It’s tough to pick a specific time frame for Maddux, since his dominance was so consistent over his entire career, but the third and fourth of his four straight Cy Youngs is a good place to land. He had a 1.56 ERA in 1994 and a 1.63 ERA in 1995, a year in which he went 19-2 and won his lone World Series ring. He walked 23 batters in 209 innings that year. (He struck out 181.)

Honorable mentions: Randy Johnson, Barry Bonds, Jeff Bagwell

1996-97: Ken Griffey Jr.

Griffey’s numbers were always great, but his power and influence always came from how much pure fun it was to watch him play. He had an ineffable joy and bounce to his play: Still, 25 years later, it never felt cooler to like baseball than it did when Griffey ruled.

Honorable mentions: Juan Gonzalez, Larry Walker, Barry Bonds


1998-99: Mark McGwire

Sorry Sammy Sosa, but when you hit 70 homers and capture every aspect of the American culture, you get to hold the belt. He was nearly as good in 1999, by the way: He hit 65 homers that year, no big deal, just 65.

Honorable mentions: Sammy Sosa, Pedro Martinez, Barry Bonds, Ken Griffey Jr., Alex Rodriguez

2000: Pedro Martinez

1999 was the year of the All-Star brilliance at Fenway Park which led Pedro into a run of dominance that felt magical at the time: This small, wiry guy completely ruling baseball during the time of extreme offense and monster home runs. He could have run for a while, except for …

Honorable mentions: Todd Helton, Chipper Jones, Barry Bonds

2001-04: Barry Bonds

You can make a legitimate argument—and you won’t get much pushback—that Bonds could be the guy from 1990-2004. His 2001-04 seasons were so good he seemed to have solved the game itself: I am not sure it is physically possible to be better than he was those four seasons. If you are wondering what it was like to witness those seasons in person, know that nearly everybody hated him and was rooting against him. Which, in retrospect, is weird.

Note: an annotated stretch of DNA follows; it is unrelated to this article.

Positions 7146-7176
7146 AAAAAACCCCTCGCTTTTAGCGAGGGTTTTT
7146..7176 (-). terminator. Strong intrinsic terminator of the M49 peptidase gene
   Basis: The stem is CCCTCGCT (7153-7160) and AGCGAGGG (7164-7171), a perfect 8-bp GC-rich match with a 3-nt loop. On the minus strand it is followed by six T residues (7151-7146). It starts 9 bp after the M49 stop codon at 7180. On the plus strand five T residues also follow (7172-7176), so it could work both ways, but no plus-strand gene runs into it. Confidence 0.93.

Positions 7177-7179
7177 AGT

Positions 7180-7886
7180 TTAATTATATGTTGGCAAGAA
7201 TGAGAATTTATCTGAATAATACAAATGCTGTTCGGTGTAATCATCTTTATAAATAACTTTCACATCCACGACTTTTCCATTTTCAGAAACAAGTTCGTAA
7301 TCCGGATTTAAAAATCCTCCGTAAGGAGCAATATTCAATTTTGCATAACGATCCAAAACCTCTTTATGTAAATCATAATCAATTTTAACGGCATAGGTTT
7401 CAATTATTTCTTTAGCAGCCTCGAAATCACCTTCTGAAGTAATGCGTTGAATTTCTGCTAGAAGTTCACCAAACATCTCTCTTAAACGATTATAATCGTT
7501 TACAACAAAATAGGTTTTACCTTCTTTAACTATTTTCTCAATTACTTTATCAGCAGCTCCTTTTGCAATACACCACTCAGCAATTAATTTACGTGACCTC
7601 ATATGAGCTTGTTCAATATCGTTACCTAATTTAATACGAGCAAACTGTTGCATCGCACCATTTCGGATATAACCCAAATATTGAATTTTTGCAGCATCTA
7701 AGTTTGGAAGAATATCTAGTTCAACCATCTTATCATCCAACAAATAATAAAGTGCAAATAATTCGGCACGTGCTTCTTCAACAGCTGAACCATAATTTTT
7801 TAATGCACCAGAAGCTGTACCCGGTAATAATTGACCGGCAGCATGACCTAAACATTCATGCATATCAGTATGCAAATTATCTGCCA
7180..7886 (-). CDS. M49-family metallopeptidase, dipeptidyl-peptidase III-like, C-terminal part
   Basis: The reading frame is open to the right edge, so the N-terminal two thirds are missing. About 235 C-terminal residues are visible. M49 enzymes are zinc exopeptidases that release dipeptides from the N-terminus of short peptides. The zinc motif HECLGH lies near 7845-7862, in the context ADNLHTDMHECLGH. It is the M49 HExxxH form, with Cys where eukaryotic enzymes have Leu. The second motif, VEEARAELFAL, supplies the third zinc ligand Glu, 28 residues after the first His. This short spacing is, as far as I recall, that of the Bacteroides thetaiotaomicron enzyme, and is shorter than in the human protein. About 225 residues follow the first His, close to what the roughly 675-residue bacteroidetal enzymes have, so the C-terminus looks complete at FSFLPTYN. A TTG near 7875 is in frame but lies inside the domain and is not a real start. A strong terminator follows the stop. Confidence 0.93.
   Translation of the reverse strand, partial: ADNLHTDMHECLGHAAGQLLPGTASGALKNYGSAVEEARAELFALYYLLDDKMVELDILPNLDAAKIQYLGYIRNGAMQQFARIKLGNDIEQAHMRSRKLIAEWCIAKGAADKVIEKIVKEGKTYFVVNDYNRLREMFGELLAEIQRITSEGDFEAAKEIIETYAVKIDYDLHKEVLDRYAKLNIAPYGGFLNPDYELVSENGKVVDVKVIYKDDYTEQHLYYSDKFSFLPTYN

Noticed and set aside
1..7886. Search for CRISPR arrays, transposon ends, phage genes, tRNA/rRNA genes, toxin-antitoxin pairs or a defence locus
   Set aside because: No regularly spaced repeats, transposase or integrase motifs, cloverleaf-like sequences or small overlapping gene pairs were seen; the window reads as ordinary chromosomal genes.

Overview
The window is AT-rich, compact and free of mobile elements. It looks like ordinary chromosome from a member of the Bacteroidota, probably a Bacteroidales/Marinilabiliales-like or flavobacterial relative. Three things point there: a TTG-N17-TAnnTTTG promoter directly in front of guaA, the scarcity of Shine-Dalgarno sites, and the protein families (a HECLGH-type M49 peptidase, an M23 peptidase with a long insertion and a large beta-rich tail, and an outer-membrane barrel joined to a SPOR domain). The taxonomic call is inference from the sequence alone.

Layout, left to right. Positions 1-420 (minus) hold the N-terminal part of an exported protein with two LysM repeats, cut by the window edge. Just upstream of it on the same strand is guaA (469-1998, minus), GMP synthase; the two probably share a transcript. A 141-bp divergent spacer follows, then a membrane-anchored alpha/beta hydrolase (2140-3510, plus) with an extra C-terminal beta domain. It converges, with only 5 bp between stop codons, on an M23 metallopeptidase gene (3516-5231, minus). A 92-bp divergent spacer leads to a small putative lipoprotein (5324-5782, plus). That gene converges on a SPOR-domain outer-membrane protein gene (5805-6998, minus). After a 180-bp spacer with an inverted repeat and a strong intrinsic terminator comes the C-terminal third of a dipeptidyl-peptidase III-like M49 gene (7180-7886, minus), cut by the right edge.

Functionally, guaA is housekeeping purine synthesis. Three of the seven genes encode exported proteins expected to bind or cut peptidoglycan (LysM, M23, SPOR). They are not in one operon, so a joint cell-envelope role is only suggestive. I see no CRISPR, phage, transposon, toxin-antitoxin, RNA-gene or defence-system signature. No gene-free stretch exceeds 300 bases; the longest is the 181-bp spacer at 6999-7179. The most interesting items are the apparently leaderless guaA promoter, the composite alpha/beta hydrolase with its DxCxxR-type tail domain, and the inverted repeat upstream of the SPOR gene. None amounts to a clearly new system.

Honorable mentions: Ichiro Suzuki, Albert Pujols, Alex Rodriguez, Vladimir Guerrero, Derek Jeter

2005-06: Albert Pujols

Pujols was the second-best player for a half decade until Bonds finally aged, and then he took over. He could have had a Trout-esque run, except someone got in the way for one season ...

Honorable mentions: Alex Rodriguez, Derek Jeter

2007: Alex Rodriguez

I know that there are few players in baseball who are more polarizing than Alex Rodriguez was (and sort of is still), but his 2007 was the culmination of an already fantastic career: 54 homers, 156 RBIs, 1.067 OPS and … yeah, still no one ever cut him a break until the Yankees won the World Series two years later. And then only briefly.

Honorable mentions: Albert Pujols, Derek Jeter

2008-11: Albert Pujols

Pujols took the belt back and held it for the rest of his time in St. Louis, which of course ended with his second World Series title in 2011. He then left for the Angels, who thought they would have the best player in baseball for the next decade. And they did! It just wasn’t the guy they thought it would be.

Honorable mentions: Justin Verlander, Miguel Cabrera, Josh Hamilton, Alex Rodriguez

2012-21: Mike Trout

We could have had Pujols physically hand the belt to Trout in 2012. Tatis is probably one year away from taking it from him—and if you want to give it to Ohtani this year and Tatis next year, you can—but Trout’s run has been monumental. And all told: If he’s healthy in 2022, he’s still my pick.

Honorable mentions: Fernando Tatis Jr., Mookie Betts, Clayton Kershaw, Shohei Ohtani